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Spectral characterization of necrosis from reflectance of Eucalyptus globulus leaves with Mycosphaerella leaf disease or subjected to artificial lesions

journal contribution
posted on 2023-05-16, 22:01 authored by Kara BarryKara Barry, Stephen Corkrey, Pham Thi, H, Stephen Ridge, Caroline MohammedCaroline Mohammed
Necrosis is one of a range of symptoms resulting from a number of different biotic and abiotic damage agents that may be detected and quantified with remote sensing as part of an operational forest health monitoring system.Mycosphaerella leaf disease (MLD) caused by Teratosphaeria spp. (formerly known as Mycosphaerella spp.) is the most common foliar disease in young Australian Eucalyptus globulus plantations. Necrosis often occurs in conjunction with other visible symptoms such as chlorosis and reddening, and we have tested whether these symptoms alter the ability of spectral approaches to detect necrosis. We completed two studies of necrosis with pot-grown E. globulus plants; one in which necrosis was induced by artificial infection of Teratosphaeria spp. and one in which necrosis was induced by injury, superimposed on plants with established reddening or chlorosis. Using spectral sensitivity analysis we found that across the two studies, wavelengths between 679 and 695 nm were most sensitive to the presence of necrosis and those between 706 and 726 nm were least sensitive. A new vegetation index (VI) was able to statistically group necrotic treatments together while grouping non-necrotic treatments together, regardless of reddening and chlorosis, which other relevant indices could not. Multivariate methods utilized many wavelengths throughout the spectrum and enabled much greater distinction of all treatment groups related to necrosis, compared with the VIs. Wavelengths in the 679–695 nm range were only occasionally selected as key wavelengths; therefore, results were not similar to the spectral sensitivity data.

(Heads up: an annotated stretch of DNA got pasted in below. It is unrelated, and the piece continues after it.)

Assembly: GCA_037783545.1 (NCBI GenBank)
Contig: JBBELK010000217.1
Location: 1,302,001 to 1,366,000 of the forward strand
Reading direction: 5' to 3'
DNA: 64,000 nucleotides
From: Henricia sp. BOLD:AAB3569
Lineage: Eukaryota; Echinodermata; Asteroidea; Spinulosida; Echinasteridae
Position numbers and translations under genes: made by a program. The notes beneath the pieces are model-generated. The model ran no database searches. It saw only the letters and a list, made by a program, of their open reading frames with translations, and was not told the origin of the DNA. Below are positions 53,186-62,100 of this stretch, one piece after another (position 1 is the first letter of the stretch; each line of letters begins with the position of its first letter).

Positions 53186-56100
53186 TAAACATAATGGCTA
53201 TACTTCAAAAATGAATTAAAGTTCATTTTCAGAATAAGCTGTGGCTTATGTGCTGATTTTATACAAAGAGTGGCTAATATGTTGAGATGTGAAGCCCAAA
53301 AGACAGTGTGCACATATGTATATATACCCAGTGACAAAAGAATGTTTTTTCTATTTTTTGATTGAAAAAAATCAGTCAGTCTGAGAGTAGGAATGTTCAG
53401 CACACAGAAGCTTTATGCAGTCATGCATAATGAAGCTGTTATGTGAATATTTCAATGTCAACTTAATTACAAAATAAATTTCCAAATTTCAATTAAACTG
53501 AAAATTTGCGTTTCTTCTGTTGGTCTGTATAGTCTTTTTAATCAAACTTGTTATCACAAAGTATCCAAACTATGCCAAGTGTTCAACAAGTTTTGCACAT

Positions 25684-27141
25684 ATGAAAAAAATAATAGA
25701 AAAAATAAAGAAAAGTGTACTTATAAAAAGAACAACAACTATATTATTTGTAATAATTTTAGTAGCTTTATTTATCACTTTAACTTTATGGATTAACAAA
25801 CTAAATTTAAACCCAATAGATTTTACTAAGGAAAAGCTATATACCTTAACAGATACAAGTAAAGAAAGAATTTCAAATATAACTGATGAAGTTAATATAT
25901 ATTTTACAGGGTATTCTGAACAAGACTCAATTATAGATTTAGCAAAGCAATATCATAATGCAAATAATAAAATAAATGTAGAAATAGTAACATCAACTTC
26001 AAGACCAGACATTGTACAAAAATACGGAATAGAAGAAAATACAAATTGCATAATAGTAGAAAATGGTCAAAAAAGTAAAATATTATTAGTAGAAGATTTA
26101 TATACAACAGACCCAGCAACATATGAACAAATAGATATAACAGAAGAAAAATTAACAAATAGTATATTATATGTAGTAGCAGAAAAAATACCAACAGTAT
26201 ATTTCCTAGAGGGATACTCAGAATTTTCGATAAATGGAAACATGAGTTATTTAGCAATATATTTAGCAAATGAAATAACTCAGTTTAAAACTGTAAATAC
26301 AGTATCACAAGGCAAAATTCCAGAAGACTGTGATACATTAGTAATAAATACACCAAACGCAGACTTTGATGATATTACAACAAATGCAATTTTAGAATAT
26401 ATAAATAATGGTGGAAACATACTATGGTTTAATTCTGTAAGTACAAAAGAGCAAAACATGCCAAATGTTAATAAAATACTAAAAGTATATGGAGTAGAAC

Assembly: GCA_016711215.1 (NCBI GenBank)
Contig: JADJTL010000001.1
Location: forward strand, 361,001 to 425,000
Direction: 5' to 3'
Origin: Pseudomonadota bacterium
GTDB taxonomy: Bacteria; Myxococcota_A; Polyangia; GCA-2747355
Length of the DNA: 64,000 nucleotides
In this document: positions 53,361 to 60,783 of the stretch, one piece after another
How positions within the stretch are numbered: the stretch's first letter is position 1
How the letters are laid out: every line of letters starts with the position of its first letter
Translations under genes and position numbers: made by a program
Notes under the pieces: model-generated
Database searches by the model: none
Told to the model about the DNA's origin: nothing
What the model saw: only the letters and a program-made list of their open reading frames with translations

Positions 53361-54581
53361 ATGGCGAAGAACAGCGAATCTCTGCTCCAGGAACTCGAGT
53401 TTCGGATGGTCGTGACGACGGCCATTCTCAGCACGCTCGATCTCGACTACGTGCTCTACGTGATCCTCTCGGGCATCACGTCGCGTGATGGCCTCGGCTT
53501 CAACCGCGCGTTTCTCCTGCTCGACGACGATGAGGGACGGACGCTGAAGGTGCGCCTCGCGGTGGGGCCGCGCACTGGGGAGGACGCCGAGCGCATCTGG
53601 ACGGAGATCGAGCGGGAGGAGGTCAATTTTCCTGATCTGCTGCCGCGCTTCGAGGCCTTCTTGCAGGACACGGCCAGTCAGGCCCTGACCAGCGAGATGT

Australian Research Council

Forestry Tasmania

Forests and Forest Industry Council of Tasmania

Gunns Limited

WA Plantation Resources


Publication title

International Journal of Remote Sensing










Tasmanian Institute of Agriculture (TIA)


Taylor & Francis Ltd

Place of publication

4 Park Square, Milton Park, Abingdon, England, Oxon, Ox14 4Rn

Rights statement

Copyright 2011 Taylor & Francis

Repository Status

  • Restricted

Socio-economic Objectives

Hardwood plantations

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